We look at the evidence to understand how consumers and advertisers might feel about SVOD businesses opening up for advertising.
Kantar recently released the latest findings from its fascinating annual Media Reactions survey. Consumers and the advertising industry rank media channels and individual media brands in terms of their attractiveness as vehicles for advertising.
Noticeable in their absence from the rankings of top media brands were the global SVOD giants Netflix and Disney+ for the simple reason that, at the time of fieldwork, they have not launched their ad-supported services yet.
How will consumers and advertisers feel about them as vehicles for advertising, and what impact may they have on the rankings for next year’s Media Reactions survey? We’ve been looking at the available evidence that may give us some clues.
Breaking new ground
It's a fairly unprecedented situation as the current Media Reactions rankings feature media brands that have always been advertising platforms, and so advertising is baked into their brand DNA. Netflix, Disney+ - and possibly other SVOD services who may follow their lead - established themselves as premium subscription services with no advertising, arguably a key part of their brand identity, particularly for Netflix.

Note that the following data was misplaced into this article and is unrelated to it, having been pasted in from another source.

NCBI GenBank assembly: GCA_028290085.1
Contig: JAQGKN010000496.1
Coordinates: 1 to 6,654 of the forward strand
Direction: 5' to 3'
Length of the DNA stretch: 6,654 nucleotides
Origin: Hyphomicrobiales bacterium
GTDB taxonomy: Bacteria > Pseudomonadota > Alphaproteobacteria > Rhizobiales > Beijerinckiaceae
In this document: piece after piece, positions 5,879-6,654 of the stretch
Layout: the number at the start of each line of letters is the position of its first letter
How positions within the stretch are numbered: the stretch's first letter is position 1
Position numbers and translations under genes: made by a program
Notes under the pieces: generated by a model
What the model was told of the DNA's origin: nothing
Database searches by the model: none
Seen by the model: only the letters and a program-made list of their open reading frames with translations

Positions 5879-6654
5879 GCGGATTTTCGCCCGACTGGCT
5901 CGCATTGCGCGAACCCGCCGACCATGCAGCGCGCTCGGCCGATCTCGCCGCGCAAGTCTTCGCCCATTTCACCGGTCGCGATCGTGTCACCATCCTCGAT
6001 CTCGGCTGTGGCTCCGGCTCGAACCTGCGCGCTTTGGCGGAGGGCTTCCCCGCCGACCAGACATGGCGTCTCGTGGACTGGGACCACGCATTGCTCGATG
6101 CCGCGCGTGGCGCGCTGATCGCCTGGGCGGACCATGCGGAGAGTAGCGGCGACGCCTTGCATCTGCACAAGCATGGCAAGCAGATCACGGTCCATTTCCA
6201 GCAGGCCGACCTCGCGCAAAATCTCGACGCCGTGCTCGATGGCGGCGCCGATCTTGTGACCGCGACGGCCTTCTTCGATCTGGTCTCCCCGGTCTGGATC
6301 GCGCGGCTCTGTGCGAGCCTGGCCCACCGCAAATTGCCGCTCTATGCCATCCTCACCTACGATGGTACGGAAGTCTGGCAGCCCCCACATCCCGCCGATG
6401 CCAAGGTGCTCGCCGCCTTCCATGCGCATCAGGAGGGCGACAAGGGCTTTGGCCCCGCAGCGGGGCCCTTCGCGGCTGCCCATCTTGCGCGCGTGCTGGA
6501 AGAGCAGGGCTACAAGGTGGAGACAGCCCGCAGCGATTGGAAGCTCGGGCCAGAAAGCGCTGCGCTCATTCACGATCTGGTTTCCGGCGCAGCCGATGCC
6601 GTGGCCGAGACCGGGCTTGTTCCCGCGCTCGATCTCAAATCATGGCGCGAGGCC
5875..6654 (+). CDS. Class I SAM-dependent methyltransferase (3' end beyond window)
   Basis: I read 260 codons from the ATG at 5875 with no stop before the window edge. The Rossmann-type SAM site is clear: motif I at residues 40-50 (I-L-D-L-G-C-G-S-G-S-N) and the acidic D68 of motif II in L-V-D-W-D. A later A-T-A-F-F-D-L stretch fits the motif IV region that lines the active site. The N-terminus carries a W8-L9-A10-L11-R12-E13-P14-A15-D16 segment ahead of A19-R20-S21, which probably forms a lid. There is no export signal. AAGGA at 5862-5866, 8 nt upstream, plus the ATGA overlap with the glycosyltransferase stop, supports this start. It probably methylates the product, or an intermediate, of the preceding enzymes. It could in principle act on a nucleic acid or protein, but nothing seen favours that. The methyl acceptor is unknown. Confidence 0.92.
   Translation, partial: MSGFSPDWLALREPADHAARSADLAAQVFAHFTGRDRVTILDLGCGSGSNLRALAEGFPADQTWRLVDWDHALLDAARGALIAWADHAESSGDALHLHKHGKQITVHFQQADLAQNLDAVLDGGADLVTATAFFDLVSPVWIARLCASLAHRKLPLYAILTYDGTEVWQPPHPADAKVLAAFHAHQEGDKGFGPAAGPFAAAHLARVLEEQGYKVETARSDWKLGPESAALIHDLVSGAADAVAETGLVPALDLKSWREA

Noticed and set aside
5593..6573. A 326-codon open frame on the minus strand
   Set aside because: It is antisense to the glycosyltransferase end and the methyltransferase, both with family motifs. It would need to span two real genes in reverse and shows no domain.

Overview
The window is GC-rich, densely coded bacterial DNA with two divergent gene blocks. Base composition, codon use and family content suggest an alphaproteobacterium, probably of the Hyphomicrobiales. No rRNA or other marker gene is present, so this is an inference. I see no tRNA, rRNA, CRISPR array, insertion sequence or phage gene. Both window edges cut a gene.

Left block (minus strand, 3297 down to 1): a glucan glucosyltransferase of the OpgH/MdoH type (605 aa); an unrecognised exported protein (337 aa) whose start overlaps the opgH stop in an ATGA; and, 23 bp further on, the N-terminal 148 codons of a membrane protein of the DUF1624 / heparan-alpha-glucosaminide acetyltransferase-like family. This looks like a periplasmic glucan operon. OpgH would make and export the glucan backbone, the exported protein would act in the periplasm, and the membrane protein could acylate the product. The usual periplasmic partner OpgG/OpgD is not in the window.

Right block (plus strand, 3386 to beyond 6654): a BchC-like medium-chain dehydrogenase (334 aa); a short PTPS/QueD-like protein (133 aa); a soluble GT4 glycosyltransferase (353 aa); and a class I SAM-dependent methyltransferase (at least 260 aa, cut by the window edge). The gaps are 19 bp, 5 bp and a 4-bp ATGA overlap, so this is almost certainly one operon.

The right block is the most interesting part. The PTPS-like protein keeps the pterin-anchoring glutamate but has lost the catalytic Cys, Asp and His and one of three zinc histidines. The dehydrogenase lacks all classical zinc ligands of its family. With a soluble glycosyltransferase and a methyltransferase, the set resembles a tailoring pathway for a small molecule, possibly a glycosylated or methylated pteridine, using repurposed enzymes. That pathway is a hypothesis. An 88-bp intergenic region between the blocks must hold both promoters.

Will that give them an advantage in being seen as premium environments, or may advertising confuse or annoy their subscribers?
The future will end in tiers
It's also important to note that the approach that the SVOD entrants to the advertising market is a tiered one. Kantar’s recent well-received report The Future Viewing Experience explains the motivations behind,and challenges presented by, the streamers’ move towards hybrid revenue models and concludes that ‘the future will end in tiers’.
This tiered approach does not have too many precedents from which we can learn. Certainly, some publishers and broadcasters have introduced ad-free premium tiers, but these have tended to be fairly niche, whereas Netflix and Disney+ are going the reverse direction in introducing an advertising tier to a previously ad-free environment.